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Montero v. Tulsa Airport Improvements Trust

United States District Court, N.D. Oklahoma

January 10, 2018

FRANK R. MONTERO, Plaintiff,



         Before the Court is Plaintiff Frank Montero's pro se Complaint (styled as “Petition”) (hereinafter “Complaint”) (Doc. 4). For reasons discussed below, the Complaint is dismissed sua sponte because the Rooker-Feldman doctrine prevents this Court from exercising subject-matter jurisdiction over this case. See Rooker v. Fid. Trust Co., 263 U.S. 413 (1923); D.C. Court of Appeals v. Feldman, 460 U.S. 462 (1983).

         I. Background

         On January 15, 2014, Plaintiff filed suit against Defendant in the District Court for Tulsa County (“State Court Action”), alleging breach of contract and various claims of property damage arising out of Plaintiff's lease of an airplane hangar from Defendant. (Complaint, Montero v. Tulsa Airport Auth., CV-2014-72.)[1] Plaintiff alleged that Defendant stole his septic tank, gave it to his neighbor, and installed an illegal bootlegged septic tank on Plaintiff's leased airplane hangar. Id.

         Plaintiff also alleged that he should not be required to purchase a mandatory liability insurance policy pursuant to the parties' lease agreement (“Ground Lease Contract”), as the Ground Lease Contract was between Defendant and A.A. Inc., Plaintiff's corporation, rather than with Plaintiff personally, and also contained other technical defects. (Compl. at 2.) In the State Court Action, the judge judicially reformed the Ground Lease Contract to be between Defendant and Frank Montero personally. (Id. at 2, 6.) The state court also granted Defendant's motion to dismiss and entered final judgment on July 14, 2015. (Final Judg. of Dismissal with Prej., Montero v. Tulsa Airport Auth., CV-2014-72.) Plaintiff filed the instant action on November 14, 2017.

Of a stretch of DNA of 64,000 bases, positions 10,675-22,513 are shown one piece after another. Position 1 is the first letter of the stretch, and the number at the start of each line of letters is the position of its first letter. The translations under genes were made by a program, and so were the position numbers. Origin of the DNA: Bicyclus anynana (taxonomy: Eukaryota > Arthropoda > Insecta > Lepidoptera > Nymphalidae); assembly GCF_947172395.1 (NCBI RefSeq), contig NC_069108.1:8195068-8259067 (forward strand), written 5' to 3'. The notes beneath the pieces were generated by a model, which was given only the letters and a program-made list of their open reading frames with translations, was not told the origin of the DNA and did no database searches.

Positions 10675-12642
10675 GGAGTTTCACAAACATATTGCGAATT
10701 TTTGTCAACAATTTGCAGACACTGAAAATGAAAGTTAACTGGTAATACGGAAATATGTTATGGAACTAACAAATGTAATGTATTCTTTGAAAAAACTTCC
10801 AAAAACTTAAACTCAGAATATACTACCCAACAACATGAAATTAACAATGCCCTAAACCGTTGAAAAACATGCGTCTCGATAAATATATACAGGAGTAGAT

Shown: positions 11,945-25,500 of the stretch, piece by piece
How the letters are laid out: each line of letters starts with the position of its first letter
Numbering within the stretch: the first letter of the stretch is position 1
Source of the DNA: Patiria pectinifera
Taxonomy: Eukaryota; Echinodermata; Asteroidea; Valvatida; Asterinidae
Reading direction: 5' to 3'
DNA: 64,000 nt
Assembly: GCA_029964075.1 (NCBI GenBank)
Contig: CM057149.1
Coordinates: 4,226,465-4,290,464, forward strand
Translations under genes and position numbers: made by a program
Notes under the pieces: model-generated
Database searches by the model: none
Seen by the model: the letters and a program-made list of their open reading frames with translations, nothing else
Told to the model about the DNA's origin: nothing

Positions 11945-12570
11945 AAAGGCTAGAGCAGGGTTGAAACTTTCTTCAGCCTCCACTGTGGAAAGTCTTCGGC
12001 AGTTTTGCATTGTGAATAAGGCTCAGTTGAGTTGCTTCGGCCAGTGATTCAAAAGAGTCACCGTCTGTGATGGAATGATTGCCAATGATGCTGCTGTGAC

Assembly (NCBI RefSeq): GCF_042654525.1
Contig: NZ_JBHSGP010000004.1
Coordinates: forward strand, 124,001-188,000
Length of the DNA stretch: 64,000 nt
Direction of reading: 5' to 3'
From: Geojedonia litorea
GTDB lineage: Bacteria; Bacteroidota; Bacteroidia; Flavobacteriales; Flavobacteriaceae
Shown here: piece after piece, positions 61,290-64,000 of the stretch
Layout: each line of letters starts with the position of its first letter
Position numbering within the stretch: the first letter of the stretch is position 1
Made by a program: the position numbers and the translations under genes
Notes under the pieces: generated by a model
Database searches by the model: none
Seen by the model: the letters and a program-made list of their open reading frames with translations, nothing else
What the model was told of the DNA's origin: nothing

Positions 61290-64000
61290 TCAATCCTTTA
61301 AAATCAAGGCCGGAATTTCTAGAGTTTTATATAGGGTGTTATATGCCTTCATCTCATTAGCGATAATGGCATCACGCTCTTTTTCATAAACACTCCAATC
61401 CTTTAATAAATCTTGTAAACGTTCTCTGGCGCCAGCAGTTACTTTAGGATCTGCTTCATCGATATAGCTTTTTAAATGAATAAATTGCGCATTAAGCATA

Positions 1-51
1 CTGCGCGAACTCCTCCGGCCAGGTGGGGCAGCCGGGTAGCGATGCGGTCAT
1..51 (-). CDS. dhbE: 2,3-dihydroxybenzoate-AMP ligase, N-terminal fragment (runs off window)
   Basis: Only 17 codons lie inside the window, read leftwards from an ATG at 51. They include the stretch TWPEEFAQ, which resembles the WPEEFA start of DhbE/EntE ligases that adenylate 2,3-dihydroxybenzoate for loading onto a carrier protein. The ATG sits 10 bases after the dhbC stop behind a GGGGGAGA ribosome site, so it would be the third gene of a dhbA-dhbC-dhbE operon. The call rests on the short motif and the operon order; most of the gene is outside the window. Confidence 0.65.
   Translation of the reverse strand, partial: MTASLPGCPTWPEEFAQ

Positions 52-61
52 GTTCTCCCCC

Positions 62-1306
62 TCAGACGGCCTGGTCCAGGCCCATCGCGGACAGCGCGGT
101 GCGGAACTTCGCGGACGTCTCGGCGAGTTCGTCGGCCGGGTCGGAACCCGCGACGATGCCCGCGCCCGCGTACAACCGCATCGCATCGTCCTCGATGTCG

II. Subject Matter Jurisdiction

         Because federal courts are courts of limited jurisdiction, a plaintiff has the burden to allege sufficient jurisdictional facts to establish federal subject-matter jurisdiction. See McNutt v. Gen. Motors Acceptance Corp. of Indiana, Inc., 298 U.S. 178, 182 (1936) (“It is incumbent upon the plaintiff to properly allege the jurisdictional facts, according to the nature of the case.”); Montoya v. Chao, 296 F.3d 952, 955 (10th Cir. 2002). The Court addresses Plaintiff's Complaint sua sponte because “[f]ederal courts ‘have an independent obligation to determine whether subject-matter jurisdiction exists, even in the absence of a challenge from any party.'” 1mage Software, Inc. v. Reynolds & Reynolds Co., 459 F.3d 1044, 1048 (10th Cir. 2006) (quoting Arbaugh v. Y & H Corp., 546 U.S. 500, 501 (2006)); see also Fed. R. Civ. P. 12(h)(3). A court may raise the question of subject-matter jurisdiction “at any stage in the litigation.” Id.

         This case raises the potential application of the Rooker-Feldman doctrine. The Rooker-Feldman doctrine establishes that, as a matter of subject-matter jurisdiction, only the United States Supreme Court has appellate authority to review a state-court judgment. See Exxon Mobil Corp. v. Saudi Basic Indus. Corp., 544 U.S. 280, 284 (2005). Accordingly, this Court may not review a state-court judgment. Id. The Rooker-Feldman doctrine, however, does not extend to parallel federal actions, or to independent claims, even if those claims raise overlapping legal issues. Such cases would be subject only to preclusion law. See id., 544 U.S. at 292-93.